Cannes 2023 Review: ABOUT DRY GRASSES, Turkish Drama Is Too Profound By Half
Nuri Bilge Ceylan returns with his seventh consecutive Cannes Competition entry, another sprawling three-hour plus drama about the human condition.
Nuri Bilge Ceylan has been a mainstay at the Cannes Film Festival for the past two decades.
Since 2002, he’s made seven films and, remarkably, has been selected in the Cannes Main Competition for all of them, an honor afforded to a chosen few, designating him as a favorite son of Cannes. Five of those seven films won awards at the festival’s closing ceremony and have become emblematic of the cinema Cannes seeks to promote: formally rigorous, pictorially beautiful and thematically resonant.
Over the course of his last three films, however, a bloviating sprawl, tending towards indulgence, has begun weighing down his cinema. As his films have supposedly increased in profundity, so they have in length, though cineastes of a certain bent often confuse the two or mistakenly think they are synonymous with each other.
In actual fact, at an average runtime of over 190 minutes for his last three films, a belabored quality has crept into his work. An excess of solemnity is expended over modest, common-place insights, with the law of diminishing returns working against Ceylan. There’s increasingly a feeling of “all of this over that?”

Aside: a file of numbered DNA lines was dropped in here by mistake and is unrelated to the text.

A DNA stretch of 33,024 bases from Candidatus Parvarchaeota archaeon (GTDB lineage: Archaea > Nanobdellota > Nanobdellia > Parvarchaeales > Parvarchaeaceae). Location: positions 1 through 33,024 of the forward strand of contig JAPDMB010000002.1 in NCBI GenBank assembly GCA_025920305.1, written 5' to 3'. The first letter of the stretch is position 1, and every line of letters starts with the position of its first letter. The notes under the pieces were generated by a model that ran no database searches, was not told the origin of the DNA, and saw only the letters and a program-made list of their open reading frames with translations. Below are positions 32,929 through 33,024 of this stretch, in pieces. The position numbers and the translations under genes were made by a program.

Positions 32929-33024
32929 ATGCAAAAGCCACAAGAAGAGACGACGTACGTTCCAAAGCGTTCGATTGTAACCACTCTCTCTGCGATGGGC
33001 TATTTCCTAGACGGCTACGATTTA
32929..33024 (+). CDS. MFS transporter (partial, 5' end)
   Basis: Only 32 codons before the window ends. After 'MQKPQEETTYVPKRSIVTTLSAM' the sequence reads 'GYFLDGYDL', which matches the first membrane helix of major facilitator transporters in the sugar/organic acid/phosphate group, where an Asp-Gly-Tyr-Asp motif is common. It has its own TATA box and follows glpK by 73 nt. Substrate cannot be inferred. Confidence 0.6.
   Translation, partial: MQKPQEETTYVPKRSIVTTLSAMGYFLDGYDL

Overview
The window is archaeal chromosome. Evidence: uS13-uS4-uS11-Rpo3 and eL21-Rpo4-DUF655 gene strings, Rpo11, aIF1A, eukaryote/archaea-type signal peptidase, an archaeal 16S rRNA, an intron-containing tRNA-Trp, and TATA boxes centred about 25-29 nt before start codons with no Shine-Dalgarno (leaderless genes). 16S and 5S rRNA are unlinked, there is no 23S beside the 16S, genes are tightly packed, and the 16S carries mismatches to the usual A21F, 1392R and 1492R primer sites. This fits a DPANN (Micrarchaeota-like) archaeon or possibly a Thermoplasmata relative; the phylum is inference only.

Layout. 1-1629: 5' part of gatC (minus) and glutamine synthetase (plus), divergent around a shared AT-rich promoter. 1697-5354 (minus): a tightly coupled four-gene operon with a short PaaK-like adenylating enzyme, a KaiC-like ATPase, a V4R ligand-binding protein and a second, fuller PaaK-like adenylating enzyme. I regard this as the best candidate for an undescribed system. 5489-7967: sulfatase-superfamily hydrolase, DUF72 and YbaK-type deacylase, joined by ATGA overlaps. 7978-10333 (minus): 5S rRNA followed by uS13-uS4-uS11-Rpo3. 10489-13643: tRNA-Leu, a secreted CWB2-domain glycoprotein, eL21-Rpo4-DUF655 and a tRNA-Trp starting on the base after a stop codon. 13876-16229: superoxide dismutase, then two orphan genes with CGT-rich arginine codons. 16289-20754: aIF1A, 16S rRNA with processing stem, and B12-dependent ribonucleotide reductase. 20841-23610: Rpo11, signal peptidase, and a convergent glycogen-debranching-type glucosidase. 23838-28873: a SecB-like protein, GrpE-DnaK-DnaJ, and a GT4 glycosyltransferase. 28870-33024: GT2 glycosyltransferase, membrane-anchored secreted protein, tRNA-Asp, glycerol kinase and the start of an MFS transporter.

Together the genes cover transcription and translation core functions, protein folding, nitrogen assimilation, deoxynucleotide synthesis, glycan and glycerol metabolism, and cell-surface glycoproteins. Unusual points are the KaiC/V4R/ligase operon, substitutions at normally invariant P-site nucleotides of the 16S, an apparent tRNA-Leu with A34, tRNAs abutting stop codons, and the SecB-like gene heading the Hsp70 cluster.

Nevertheless, basic competence in cinema can go a long way. An accomplished filmmaker of repute ensures that, sins of excess notwithstanding, his films are watchable, and command your respect if not always your love or attention. Ceylan’s latest film, About Dry Grasses, third in his “epic-length” phase, is actually the most worthwhile of the bunch, besting 2017’s The Wild Pear Tree, and even his Palme d’Or winner, 2014’s Winter Sleep.
About Dry Grasses has a double narrative, moving along two essentially unrelated stories but concerning the same two characters, primary school teachers Samet (Deniz Celiloğlu) and Kenan (Musab Ekici). Samet is our primary protagonist (and sometimes narrator) and the film is his odyssey of self-realization.
The first storyline has Samet and Kenan accused of inappropriate contact with their students. Of special interest is a teenage girl that Samet is very friendly with, Sevim (Ece Bağcı). Both teachers are outraged and profess innocence when an investigation is launched, though the waters remain muddy because a lot happens offscreen and the exact nature of the accusations is never abundantly clear.
The second storyline forms the bulk of the latter half of the film and is a “love triangle” of sorts where Samet and Kenan, not only colleagues but actually roommates and social friends, each try to court a beautiful, disabled teacher Nuray (Merve Dizdar). In the most uncharitable terms, this storyline is straight out of Euphoria or any number of teen dramas or even comedies, where there is a tacit one-upmanship contest to get at a girl first.